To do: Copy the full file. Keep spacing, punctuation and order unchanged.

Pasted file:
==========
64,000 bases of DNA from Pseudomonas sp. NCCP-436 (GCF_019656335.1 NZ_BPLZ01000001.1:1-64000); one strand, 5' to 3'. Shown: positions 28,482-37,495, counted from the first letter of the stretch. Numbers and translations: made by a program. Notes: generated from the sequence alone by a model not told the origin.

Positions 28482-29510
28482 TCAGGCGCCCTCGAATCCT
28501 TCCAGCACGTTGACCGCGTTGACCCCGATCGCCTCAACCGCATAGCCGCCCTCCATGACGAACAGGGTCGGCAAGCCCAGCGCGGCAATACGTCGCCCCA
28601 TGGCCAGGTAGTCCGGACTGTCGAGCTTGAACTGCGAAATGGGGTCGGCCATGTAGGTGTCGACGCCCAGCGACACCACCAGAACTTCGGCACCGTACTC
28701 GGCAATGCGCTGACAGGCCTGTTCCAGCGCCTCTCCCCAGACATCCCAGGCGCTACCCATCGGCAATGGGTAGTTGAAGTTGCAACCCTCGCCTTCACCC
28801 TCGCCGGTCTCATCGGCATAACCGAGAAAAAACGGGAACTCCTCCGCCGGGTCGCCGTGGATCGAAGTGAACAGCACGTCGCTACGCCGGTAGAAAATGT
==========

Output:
64,000 bases of DNA from Pseudomonas sp. NCCP-436 (GCF_019656335.1 NZ_BPLZ01000001.1:1-64000); one strand, 5' to 3'. Shown: positions 28,482-37,495, counted from the first letter of the stretch. Numbers and translations: made by a program. Notes: generated from the sequence alone by a model not told the origin.

Positions 28482-29510
28482 TCAGGCGCCCTCGAATCCT
28501 TCCAGCACGTTGACCGCGTTGACCCCGATCGCCTCAACCGCATAGCCGCCCTCCATGACGAACAGGGTCGGCAAGCCCAGCGCGGCAATACGTCGCCCCA
28601 TGGCCAGGTAGTCCGGACTGTCGAGCTTGAACTGCGAAATGGGGTCGGCCATGTAGGTGTCGACGCCCAGCGACACCACCAGAACTTCGGCACCGTACTC
28701 GGCAATGCGCTGACAGGCCTGTTCCAGCGCCTCTCCCCAGACATCCCAGGCGCTACCCATCGGCAATGGGTAGTTGAAGTTGCAACCCTCGCCTTCACCC
28801 TCGCCGGTCTCATCGGCATAACCGAGAAAAAACGGGAACTCCTCCGCCGGGTCGCCGTGGATCGAAGTGAACAGCACGTCGCTACGCCGGTAGAAAATGT